Eritrea maintains full military mobilization and has an estimated approx. 350,000 women and men in the military. Given that it is approx. 3 million inhabitants of the country is thus Eritrea the world’s most militarized country. There is little indication that President Isaias Afwerki will conduct any demobilization in the near future.
Lack of development
Eritrea began on the slopes in 1991, with a land in ruins, but also without any debt obligations. Many had hopes that a hard-working people and a targeted government would succeed in creating rapid and stable economic growth. But because of the party’s control over the economy, the second Ethiopia war, and the strong militarization of society, the country’s economy has been greatly weakened. The regime has taken up large international loans, including to finance massive arms purchases to militarize the country. Furthermore, the regime’s brutal human rights policy and the aggravation of civil society have meant that international aid donors have either abandoned their development projects in the country or been thrown out of the regime. Also, the great Eritrean diaspora has reduced their money transfers to their homeland,
The authorities use the army force for organized forced labor and thus manage important social functions. The despair many Eritreans feel about working year after year without pay on projects that favor the country’s military and political elite is a major reason why many desert and flee the country.
Eritrean authorities are now investing heavily in obtaining revenue from mining and utilization of the country’s rich mineral resources. Several international mining companies are exploring for gold and other minerals, and commercial operations are expected from approx. 2012.
Although the authorities have implemented some development-promoting measures, such as school building and well drilling, Eritrea is still considered one of the world’s least developed countries. The people live in great poverty, and due to the regime’s isolationist policy, adequate humanitarian relief does not reach a hungry population.
A divided people
The Eritrean people stood together to fight for the liberation of their land. The unity and optimism of the early 1990s is now gone. Today, the people are divided in the view of the regime and the way forward. Tens of thousands of young people escape Eritrea every year; and hundreds of thousands of Eritreans now live in refugee camps in Sudan and Ethiopia. Eritreans are also one of the largest asylum seeker groups in Norway.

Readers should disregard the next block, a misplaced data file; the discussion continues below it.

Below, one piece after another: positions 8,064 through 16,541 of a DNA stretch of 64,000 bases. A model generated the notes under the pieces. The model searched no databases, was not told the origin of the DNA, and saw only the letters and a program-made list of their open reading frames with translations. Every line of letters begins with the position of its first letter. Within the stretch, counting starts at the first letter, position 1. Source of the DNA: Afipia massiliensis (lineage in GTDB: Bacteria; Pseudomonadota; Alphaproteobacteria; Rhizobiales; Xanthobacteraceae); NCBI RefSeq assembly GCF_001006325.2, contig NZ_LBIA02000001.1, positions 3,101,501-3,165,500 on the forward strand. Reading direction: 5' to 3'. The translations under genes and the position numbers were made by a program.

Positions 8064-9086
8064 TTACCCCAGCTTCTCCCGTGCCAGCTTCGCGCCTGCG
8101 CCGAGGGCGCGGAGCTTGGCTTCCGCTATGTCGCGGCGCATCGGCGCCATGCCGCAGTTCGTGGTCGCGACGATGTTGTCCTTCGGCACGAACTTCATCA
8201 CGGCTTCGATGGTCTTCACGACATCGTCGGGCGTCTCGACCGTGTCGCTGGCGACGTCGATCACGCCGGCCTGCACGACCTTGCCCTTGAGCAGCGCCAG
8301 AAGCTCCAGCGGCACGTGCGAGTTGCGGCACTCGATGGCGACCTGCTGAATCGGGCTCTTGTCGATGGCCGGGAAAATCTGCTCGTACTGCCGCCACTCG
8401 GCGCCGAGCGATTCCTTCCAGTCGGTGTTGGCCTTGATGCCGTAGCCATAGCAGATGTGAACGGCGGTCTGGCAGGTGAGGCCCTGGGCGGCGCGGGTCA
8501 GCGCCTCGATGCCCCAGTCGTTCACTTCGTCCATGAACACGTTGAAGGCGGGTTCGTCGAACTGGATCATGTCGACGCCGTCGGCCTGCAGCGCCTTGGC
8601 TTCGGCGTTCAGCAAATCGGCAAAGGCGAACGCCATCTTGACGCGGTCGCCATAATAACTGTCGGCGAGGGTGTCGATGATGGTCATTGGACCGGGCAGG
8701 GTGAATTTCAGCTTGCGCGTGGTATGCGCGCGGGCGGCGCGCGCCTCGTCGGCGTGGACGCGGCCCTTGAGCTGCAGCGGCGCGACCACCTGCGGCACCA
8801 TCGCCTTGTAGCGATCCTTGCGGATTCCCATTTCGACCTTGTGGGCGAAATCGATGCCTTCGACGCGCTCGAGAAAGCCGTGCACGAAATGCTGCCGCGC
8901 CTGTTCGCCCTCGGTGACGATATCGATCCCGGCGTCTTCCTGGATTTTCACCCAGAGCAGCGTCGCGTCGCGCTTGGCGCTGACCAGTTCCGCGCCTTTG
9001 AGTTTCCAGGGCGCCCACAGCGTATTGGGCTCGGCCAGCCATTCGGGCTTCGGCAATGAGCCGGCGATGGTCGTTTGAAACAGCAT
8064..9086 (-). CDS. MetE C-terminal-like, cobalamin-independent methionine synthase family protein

The Eritrean diaspora is divided in the view of President Isaias Afwerki and developments in the country. The refugees who escaped during the liberation war have largely supported the EPLF, while today’s refugees escape from the EPLF’s authoritarian policies.
Since no independent organizations are allowed in Eritrea, the diaspora has a great responsibility to build civil society alliances that can positively impact developments in the home country. New measures to organize professional Eritreans in exile, such as an Eritrean Law Society, have been established, but much remains. The political opposition in exile is weak and lacks broad popular support. Since today’s regime is dominated by Tigrinya Highland residents, there is also a tendency to deepen cultural and religious contradictions in the Eritrean people.
There is little to indicate that conditions in the country will improve in the near future. President Isaias Afwerki has recently stated that he has no plans to withdraw from power in the foreseeable future, and free elections have been postponed indefinitely.
Area: 117 600 km2 (37th largest)
Population: 4.9 million
Population density per km2: 42
Urban population: 20 percent
Largest city: Asmara – approx. 600 000
GDP per capita: USD 299.5
Economic growth: 1 percent
HDI Position: 165